“The majority of the steel for the hull and armour of Ajax being smelted and rolled to create a high hardness specification required for the ballistic properties needed to ensure survivability. This steel being produced is low volume and not available in the UK.”

HERE ARE THE TOP INDUSTRY AND WORLD STORIES

Post-Brexit rules threaten N Ireland aerospace, minister warns (FT)
• Northern Ireland’s economy minister is pushing the UK government to ease the strains of post-Brexit rules that threaten the competitiveness of the region’s aerospace industry by forcing companies to pay tariffs on raw materials imported from Great Britain.
• Diane Dodds outlined aerospace companies’ mounting concerns in a recent letter to Lord David Frost, the Cabinet minister in charge of post-Brexit trade arrangements, and urged him to “ensure that the competitive position of Northern Ireland businesses within the UK internal market was not damaged” by the imposition of tariffs.
• Under the Northern Ireland protocol, which sets the terms for the region’s post-Brexit trade, raw materials moved by aerospace companies from Britain to Northern Ireland are defined as being “at risk” of being moved into the EU.
• That means the importing company has to pay tariffs on the raw materials as soon as they enter Northern Ireland or Ireland, a cost that could run to £14m a year according to ADS, Britain’s trade body which represents most of the 90 aerospace companies that employ more than 10,000 people in Northern Ireland.
• The actual tariffs are ultimately refundable, but ADS said administration costs could run to as much as £65m annually and argued that the raw materials should be tariff-exempt because they are highly specific and only ever likely to be used for aerospace, an industry whose products are generally exempt from tariffs under World Trade Organization rules.
• Dodd’s intervention came as prime minister Boris Johnson told the BBC that he was still trying to remove what he termed the “ludicrous barriers” and “unnecessary protuberances” thrown up by the protocol.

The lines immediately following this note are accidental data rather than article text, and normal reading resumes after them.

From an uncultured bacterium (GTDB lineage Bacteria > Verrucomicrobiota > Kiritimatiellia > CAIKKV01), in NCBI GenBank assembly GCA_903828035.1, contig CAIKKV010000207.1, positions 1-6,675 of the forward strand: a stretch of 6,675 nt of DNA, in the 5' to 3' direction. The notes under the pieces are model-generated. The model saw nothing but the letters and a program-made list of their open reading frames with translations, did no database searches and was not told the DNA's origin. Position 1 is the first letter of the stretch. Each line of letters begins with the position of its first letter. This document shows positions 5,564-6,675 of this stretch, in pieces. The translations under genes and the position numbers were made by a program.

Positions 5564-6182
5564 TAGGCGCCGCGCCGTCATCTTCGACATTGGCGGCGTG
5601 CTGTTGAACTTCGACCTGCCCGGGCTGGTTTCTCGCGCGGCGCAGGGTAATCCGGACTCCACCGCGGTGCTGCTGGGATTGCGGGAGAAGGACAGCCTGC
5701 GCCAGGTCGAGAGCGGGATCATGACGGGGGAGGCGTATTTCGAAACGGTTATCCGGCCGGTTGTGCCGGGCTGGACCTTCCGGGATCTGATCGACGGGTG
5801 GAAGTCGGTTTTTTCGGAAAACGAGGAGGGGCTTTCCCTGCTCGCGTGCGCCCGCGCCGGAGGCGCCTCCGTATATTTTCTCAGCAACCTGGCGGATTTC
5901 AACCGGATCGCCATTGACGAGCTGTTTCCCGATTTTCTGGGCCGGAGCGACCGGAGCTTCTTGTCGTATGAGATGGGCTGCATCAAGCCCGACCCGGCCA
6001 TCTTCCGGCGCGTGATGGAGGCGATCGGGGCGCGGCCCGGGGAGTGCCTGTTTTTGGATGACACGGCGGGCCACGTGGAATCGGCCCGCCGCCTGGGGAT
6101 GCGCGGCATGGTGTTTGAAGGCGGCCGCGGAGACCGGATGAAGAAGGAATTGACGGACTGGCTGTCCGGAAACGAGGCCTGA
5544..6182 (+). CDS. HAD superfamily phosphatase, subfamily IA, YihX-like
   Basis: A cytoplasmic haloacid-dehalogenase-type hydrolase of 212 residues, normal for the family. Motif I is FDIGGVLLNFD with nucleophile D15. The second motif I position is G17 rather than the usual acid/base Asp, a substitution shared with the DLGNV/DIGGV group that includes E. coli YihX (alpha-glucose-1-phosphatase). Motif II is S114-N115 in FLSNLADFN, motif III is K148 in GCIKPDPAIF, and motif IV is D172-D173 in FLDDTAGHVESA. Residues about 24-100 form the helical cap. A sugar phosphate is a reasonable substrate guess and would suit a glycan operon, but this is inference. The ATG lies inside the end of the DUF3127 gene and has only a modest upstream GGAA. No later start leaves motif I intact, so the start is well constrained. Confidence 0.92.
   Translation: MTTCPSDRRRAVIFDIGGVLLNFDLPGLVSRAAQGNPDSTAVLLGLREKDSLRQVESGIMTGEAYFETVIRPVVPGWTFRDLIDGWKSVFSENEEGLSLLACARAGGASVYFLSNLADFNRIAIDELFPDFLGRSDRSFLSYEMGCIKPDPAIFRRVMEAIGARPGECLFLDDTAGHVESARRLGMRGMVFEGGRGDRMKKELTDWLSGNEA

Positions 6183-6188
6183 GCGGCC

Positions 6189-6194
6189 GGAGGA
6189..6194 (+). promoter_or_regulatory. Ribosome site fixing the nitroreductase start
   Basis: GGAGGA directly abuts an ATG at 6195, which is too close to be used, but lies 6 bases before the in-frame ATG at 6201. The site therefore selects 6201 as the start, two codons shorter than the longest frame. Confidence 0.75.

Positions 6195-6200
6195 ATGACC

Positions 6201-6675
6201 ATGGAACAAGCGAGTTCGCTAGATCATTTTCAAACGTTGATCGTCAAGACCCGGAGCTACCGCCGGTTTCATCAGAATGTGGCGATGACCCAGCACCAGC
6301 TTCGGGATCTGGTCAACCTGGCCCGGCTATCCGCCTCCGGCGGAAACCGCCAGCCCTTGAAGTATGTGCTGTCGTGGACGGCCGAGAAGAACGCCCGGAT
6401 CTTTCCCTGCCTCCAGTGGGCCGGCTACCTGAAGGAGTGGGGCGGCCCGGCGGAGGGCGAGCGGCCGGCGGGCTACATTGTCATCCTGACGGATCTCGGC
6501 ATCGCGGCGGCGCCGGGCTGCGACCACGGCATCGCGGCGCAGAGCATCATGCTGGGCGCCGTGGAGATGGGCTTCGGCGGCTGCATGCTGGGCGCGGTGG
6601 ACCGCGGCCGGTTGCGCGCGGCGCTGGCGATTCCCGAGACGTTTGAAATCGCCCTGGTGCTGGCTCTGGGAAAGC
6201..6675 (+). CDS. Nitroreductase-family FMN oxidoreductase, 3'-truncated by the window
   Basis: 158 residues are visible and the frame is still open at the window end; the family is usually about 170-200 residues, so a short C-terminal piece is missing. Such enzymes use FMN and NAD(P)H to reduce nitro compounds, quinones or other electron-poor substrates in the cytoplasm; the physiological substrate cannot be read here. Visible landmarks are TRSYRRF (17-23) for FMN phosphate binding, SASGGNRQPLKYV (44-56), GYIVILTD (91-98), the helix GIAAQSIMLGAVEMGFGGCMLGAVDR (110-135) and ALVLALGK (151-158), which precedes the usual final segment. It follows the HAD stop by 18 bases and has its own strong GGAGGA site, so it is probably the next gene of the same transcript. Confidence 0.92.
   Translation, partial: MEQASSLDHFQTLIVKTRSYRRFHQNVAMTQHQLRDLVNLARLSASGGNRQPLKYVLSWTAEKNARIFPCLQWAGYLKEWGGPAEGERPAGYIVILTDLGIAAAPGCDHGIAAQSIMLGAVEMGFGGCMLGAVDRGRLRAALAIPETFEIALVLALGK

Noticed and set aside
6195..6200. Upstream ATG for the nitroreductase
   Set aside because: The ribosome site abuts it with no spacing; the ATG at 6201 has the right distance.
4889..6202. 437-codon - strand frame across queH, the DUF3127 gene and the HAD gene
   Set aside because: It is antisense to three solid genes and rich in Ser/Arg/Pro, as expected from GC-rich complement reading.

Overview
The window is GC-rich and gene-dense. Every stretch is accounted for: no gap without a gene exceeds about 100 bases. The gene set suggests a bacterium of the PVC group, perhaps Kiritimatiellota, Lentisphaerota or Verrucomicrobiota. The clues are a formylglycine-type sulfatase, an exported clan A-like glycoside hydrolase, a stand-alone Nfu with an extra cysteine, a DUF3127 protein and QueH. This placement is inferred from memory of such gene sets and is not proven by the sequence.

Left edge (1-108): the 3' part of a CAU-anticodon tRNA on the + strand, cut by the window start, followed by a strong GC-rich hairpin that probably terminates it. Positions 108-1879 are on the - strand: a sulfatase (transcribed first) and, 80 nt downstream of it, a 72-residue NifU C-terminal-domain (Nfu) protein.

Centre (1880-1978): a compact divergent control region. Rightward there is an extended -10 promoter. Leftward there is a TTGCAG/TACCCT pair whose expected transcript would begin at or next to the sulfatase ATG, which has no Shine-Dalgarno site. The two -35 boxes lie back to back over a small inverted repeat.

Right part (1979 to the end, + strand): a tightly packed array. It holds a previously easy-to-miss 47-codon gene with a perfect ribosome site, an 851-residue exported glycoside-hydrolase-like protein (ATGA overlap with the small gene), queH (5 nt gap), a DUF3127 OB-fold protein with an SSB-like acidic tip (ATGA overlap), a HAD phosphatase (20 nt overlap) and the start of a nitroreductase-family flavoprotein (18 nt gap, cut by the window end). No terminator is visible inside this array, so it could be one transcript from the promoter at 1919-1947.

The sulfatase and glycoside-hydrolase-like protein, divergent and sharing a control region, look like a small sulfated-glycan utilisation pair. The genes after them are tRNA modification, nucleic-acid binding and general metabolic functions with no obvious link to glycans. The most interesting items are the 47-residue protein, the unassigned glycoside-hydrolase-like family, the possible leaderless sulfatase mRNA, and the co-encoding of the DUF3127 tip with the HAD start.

• Johnson’s repeated denials of the practical realities arising from the protocol since its October signing have caused significant frustration among EU member states and the European Commission, which has launched legal action to force the UK to fully implement the deal.
• Neale Richmond, European affairs spokesman for Ireland’s Fine Gael party — a member of the ruling coalition — accused Johnson of deploying “needless verbiage” instead of focusing on making the protocol operational. “Worth remembering that what Boris Johnson calls ludicrous is what he himself negotiated & ratified, the post Brexit protocol isn’t a foreign construct,” he added on Twitter.

New IRA tried to murder officer after ‘viable’ bomb found next to car, police say (Telegraph)
• Republican dissidents have been accused of trying to murder a police officer after a “viable” bomb was found next to her car.
• The Police Service of Northern Ireland (PSNI) said the New IRA was likely to be behind the attempt to kill a part-time police officer outside her home in a rural area close to Dungiven in Co Londonderry.
• A security operation has been ongoing since the device was discovered on Monday on the Ballyquin Road.
• PSNI Chief Constable Simon Byrne said on social media: “I strongly condemn this outrageous attack on our officer and her family. PSNI officers and staff bravely step up to serve the community and this attempt to harm is a stark reminder of the challenges still facing us all.”
• Assistant Chief Constable Mark McEwan said the device was placed beside the officer’s car and designed to create a fireball. He added the terrorist group would have been aware of the child seat in the car when they placed the bomb.
• “This is a group who are intent on targeting police officers. They have a total disregard for other members of the community and who they hurt or harm in the course of achieving that objective,” he said, adding that these types of terrorist groups seek to drag Northern Ireland back to the “dark days”.

China close to ‘any plausible nuclear strategy’, says USSTRATCOM chief (Janes)
• China is capable of executing “any plausible nuclear employment strategy” within the Indo-Pacific region and will soon be able to do so at intercontinental ranges, US Navy Admiral Charles A Richard, the commander of the US Strategic Command (USSTRATCOM), said in a written statement to the United States Senate Committee on Armed Services on 20 April.
• “They [China] are no longer a ‘lesser included case’ of the pacing nuclear threat: Russia,” said the admiral, adding that such capabilities “bring into question” China’s stated ‘No First Use’ policy declaration and implied minimum deterrent strategy.
• The commander said that while China’s nuclear stockpile is smaller than those fielded by Russia and the United States, it is undergoing an “unprecedented” expansion.
• “Behind a complete lack of transparency, China is rapidly improving its strategic nuclear capability and capacity, with rapid growth in road mobile production, doubling the number of launchers in some ICBM [intercontinental ballistic missile] brigades, deployment of solid fuel … ICBM silos on a potentially large scale, an added air leg; and are well ahead of the pace necessary to double their nuclear stockpile by the end of the decade,” he said.